Michael Devereux (Oxford)
Lilian Faulhaber (Georgetown)
Michelle Hanlon (MIT)
Jim Hines (Michigan)
Wolfgang Schön (Max Planck)
John Vella (Oxford)
What is OMG?
On behalf of the Oxford University Centre for Business Taxation, University of Michigan, Massachusetts Institute of Technology, Max Planck Institute for Tax Law and Public Finance, and Georgetown University Law Center, we are excited to announce the OMG Transatlantic Tax Talks will continue this academic year. (Why OMG? Oxford-Michigan-MIT-Munich-Georgetown.)
This speaker series will be taking place on Zoom. It is an interdisciplinary series, with experts in taxation from law, economics, and accounting presenting their work.
Ruth Mason, University of Virginia School of Law, will present her paper "Bibb Balancing: Regulatory Mismatches Under the Dormant Commerce Clause" (co-written with Michael S. Knoll) on Thursday 26 January.
All talks will be on Zoom at 11:00 Eastern time/4:00 UK/5:00 CET. Presenters will speak for about 20 minutes, and the remaining 40 minutes will be used for Q&A.
Bibb Balancing: Regulatory Mismatches Under the Dormant Commerce Clause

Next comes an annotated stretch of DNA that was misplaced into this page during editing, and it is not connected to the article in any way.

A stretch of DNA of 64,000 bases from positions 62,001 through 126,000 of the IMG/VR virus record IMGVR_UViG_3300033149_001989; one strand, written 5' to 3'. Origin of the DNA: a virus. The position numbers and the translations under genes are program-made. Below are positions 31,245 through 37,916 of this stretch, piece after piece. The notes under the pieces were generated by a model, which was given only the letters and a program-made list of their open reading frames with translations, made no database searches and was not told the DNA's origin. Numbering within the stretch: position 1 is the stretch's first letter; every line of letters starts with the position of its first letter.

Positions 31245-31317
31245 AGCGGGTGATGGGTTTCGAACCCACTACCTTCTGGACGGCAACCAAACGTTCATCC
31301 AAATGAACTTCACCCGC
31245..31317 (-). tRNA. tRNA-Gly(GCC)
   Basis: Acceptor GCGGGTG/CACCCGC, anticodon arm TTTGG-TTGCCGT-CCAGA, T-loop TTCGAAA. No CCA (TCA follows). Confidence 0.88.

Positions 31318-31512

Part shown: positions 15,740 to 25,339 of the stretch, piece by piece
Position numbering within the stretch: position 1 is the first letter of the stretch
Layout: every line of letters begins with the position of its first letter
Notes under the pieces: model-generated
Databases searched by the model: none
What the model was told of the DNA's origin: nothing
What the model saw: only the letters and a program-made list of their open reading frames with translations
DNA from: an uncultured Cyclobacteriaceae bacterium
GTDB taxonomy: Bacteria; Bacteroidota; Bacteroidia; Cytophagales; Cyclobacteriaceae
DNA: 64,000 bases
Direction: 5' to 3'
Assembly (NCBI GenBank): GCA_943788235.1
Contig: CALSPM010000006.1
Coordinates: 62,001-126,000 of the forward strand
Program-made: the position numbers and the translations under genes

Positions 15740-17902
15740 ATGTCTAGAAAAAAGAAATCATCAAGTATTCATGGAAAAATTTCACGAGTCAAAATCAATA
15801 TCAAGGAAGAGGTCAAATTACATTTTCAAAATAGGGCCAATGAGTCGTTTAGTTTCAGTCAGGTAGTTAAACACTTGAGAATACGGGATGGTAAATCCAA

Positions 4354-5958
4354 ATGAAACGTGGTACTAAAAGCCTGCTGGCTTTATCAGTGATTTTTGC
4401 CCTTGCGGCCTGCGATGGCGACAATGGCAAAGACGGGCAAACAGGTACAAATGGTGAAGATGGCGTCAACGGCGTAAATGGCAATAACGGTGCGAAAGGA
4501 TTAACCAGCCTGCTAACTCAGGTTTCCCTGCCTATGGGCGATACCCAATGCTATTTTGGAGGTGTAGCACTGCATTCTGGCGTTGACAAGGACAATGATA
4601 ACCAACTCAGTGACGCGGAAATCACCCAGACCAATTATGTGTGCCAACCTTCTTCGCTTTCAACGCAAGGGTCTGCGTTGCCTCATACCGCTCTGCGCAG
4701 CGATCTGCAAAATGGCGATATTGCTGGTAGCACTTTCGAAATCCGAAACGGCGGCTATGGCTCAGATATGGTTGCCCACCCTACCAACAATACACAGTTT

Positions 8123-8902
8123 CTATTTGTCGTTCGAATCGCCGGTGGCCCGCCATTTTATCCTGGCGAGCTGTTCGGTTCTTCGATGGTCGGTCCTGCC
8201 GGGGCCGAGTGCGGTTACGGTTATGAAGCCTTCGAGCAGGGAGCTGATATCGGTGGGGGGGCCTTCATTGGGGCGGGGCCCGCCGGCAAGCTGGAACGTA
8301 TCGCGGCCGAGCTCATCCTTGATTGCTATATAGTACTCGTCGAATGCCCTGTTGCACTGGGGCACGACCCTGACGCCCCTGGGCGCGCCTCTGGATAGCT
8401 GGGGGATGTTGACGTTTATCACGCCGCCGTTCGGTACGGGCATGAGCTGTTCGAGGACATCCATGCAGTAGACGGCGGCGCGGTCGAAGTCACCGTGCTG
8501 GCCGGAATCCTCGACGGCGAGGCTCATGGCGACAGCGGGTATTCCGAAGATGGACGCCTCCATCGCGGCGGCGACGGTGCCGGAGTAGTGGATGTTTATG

Courts and commentators have long understood dormant Commerce Clause doctrine to contain two types of cases: discrimination and undue burdens. This Article argues for a further distinction that divides cases into single-state burdens, which arise from the application of a single state’s law alone, and mismatch burdens, which arise from legal diversity. Although the Supreme Court purports to apply Pike balancing in all undue-burden cases, we show that the Court’s approach in mismatch cases differs substantially. Specifically, unlike in single-state cases, balancing in mismatch cases involves an implicit and potentially problematic comparison by the Court between the challenged state’s regulation and those of other states. We label this analysis “Bibb balancing,” after the famous mudflaps case, and we show that mismatch cases present the Court with a more challenging set of issues than do other types of dormant Commerce Clause cases. Despite the criticisms that attach to Bibb balancing, failing to restrain regulatory mismatches would threaten the smooth functioning of the national marketplace and undercut important federalism values. Thus, in addition to clarifying the doctrine and acknowledging the drawbacks of Bibb balancing, this Article provides advice for achieving more consistent and defensible results in mismatch cases.